I had been told I will meet a lot of interesting people at Seva Mandir…he was definitely one of them.
I saw him standing and reading a new poster in Seva Mandir Campus. The poster was about the Rafe Bullick Memorial Foundation towards safe two wheeler driving. This initiative had been recently launched at Seva Mandir and I had been present at its inauguration. But what had caught my attention on that very day was the man reading it. I found him interesting because his overall demeanor reminded me of mad-eye-moody (a Harry Potter character). He was tall, well built, fair, had shoulder length blonde hair; Wearing cargo pants, a green T-shirt and a yellow dupatta around his neck. He had a stick in one hand and a backpack. There was something about him that gave me an intuition that he had a story to tell. As I was contemplating about approaching him, I was interrupted.
A colleague! Grrr. I hate small talk – especially when I have something else on my mind. As my colleague and I exchanged pleasantries, I was silently praying in my mind, “Let this man with the yellow dupatta not leave.” I always curse myself about wasting a lot of time; stuck in dilemmas of whether to start a conversation. If only I had made up my mind earlier I wouldn’t be wasting time on irrelevant small talk. I saw him walk towards the guard and ask for the car towards Kojawara and sat in. I had been waiting for the same car. Phew! Relief! The ride to Kojawara is approximately 2 hours from Udaipur. That meant – more time for interaction. Soon Laxmiji, a senior at Seva Mandir came and all 3 of us got into the car. Laxmiji introduced me to Bruce. She told me how he had fixed hand pumps in the village of Sagawada. All by himself! A series of questions from me and Laxmiji led to Bruce describing his journey.
He is a Canadian who volunteers at Seva Mandir since the year 2000. He comes to India for periods of 2-3 years goes back to Canada and returns for another long period. His studies had been in Electrical Engineering but knew a lot about hand-pump repair. He described that when he had first come to Seva Mandir, he worked on a different project that he didn’t find as interesting. But when Rajasthan was struck with severe draught he got involved. He still fixes hand-pumps and trains young men in the village to fix them.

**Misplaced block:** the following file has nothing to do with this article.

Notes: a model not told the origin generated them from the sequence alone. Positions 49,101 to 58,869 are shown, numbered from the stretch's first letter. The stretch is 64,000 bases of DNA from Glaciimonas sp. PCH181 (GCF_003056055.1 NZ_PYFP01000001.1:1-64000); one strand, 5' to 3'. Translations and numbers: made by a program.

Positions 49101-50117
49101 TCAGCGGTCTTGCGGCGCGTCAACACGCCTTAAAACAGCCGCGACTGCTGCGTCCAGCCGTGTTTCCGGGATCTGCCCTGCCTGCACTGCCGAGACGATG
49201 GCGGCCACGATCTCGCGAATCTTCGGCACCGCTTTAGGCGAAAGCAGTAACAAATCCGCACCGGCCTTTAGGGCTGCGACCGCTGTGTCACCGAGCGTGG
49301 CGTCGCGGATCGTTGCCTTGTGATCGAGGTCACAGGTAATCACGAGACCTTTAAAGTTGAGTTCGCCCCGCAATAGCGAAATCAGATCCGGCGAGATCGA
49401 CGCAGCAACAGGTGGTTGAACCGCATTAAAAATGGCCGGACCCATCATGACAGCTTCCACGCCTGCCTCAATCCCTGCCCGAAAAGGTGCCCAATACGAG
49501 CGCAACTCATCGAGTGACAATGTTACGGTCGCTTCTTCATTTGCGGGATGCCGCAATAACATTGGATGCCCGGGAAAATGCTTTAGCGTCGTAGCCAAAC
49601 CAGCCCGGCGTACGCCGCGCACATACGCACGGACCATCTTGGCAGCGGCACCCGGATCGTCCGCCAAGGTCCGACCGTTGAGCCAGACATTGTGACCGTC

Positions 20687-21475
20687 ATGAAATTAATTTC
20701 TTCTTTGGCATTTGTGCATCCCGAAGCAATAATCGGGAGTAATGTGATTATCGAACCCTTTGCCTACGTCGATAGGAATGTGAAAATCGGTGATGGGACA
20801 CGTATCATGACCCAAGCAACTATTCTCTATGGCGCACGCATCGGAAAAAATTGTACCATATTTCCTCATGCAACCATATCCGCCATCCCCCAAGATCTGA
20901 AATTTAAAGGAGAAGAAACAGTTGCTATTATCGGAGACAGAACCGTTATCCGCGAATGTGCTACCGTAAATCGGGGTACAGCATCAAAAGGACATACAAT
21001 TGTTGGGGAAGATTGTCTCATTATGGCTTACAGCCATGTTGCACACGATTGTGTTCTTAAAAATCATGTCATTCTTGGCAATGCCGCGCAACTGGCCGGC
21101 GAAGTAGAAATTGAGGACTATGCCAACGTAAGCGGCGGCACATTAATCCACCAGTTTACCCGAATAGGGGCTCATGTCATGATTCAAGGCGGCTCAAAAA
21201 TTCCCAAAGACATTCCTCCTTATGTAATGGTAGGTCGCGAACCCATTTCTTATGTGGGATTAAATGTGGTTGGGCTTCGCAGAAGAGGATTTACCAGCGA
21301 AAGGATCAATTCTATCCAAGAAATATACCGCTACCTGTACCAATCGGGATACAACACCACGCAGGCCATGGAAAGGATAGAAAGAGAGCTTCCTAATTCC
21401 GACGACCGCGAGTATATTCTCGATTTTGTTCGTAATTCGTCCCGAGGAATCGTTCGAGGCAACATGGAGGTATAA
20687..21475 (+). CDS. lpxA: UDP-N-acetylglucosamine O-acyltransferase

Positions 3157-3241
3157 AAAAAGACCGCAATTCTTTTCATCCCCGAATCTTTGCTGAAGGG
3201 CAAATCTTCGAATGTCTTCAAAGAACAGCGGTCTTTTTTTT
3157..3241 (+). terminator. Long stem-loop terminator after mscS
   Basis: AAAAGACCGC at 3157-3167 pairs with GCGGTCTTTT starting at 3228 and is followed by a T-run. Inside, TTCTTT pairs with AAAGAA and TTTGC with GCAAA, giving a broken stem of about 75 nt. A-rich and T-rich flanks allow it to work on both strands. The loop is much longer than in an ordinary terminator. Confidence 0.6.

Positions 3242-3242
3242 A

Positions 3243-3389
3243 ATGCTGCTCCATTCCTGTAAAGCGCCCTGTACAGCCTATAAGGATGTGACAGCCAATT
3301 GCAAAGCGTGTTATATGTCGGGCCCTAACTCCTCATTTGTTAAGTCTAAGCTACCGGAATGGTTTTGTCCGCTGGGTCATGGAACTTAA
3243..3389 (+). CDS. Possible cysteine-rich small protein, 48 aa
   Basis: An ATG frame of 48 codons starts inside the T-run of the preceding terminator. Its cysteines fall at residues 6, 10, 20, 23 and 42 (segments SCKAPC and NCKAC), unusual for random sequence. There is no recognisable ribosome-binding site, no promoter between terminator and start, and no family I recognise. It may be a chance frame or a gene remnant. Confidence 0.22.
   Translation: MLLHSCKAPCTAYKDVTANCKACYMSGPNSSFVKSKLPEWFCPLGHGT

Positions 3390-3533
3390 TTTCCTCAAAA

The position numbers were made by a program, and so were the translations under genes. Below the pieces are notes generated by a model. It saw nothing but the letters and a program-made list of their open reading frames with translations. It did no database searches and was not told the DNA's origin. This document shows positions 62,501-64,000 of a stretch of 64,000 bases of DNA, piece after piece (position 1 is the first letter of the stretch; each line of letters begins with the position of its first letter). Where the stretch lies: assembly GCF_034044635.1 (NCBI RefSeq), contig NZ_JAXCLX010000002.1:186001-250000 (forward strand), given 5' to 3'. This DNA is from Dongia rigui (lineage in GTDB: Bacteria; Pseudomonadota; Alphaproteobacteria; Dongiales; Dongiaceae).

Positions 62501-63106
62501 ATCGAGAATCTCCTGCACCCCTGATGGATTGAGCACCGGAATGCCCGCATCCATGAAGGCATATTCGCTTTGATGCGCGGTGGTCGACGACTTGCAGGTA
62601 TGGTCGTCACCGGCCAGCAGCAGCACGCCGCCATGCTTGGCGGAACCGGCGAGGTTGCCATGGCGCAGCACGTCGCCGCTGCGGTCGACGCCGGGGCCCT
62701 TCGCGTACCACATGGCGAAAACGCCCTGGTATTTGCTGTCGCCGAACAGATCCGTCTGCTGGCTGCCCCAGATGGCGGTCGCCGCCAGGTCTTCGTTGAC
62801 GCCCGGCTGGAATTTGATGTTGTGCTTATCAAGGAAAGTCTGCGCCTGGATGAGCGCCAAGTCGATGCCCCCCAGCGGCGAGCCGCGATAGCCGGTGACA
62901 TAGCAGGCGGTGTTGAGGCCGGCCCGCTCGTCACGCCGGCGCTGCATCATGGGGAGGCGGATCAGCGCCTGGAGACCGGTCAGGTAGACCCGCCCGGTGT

Whenever he is in India, he prefers to live in the village that he describes as his home. He stays with a family in the village. He described how he had cried when a girl from his village got married into another. He then mentioned about his rakhi sister and was really excited now that Raksha Bandhan was around the corner. His organization is fondly named Rakhi Seva, inspired by this brother-sister bond. When asked how people in the village addressed him. He proudly replied, “They call me Bruce Mama!” and gave us a broad smile. They had accepted him. He was one amongst them.
Laxmiji then asked him how long he would be here. He said he would be around for a year. She was then curious to know about his plans for this year. He then narrated an incident regarding a meeting he had organized with the men of the village where he had asked how many men of the community beat their wives. All of them raised their hands. While he was narrating his story, my insides boiled with anger. How could they be proud their violent behavior? Not ashamed but proud. He also described instances where he had intervened against such violence. He then said, he wished to work on sensitive topics like these in the coming year.
Our conversation then drifted to his stay arrangements when he was in Udaipur? He nonchalantly replied that he sleeps on the floor at the Badgaon office. I was amazed. It has been a month since I joined Seva Mandir. I was moving from place to place in search of comfort. I didn’t wish to stay in Kojawara because the facilities there didn’t suit my needs (didn’t have easy access to food!). So I decided to rent a place with a friend in Kherwara. Just because Kherwara was a small town with better facilities. My argument was unless I am comfortable (and ate well!) I would not be able to work. But getting that comfort meant an hour of travel every day. The travel however involved a lot of adjustments which included tripling on two wheelers. Worst still traveling in a jeep with 28-30 people (ideally only 8 people can fit in). People generally hang from all sides, sit on its roof. From inside the jeep, I almost always see 2 pairs of legs in front of the windshield!
But these adjustments seemed so tiny after my encounter with Bruce. He fixed hand pumps, set-up solar panels all by himself. He ate meals with the villagers and managed cook meals for himself in an office while in Udaipur. He had conquered the language as well as cultural barrier. He had Indianised himself to the point where he had made the village his home. It was inspiring.
For me, this fellowship journey meant coming out of my comfort zone. My conversations with Bruce made me realize I still had a long way to get there…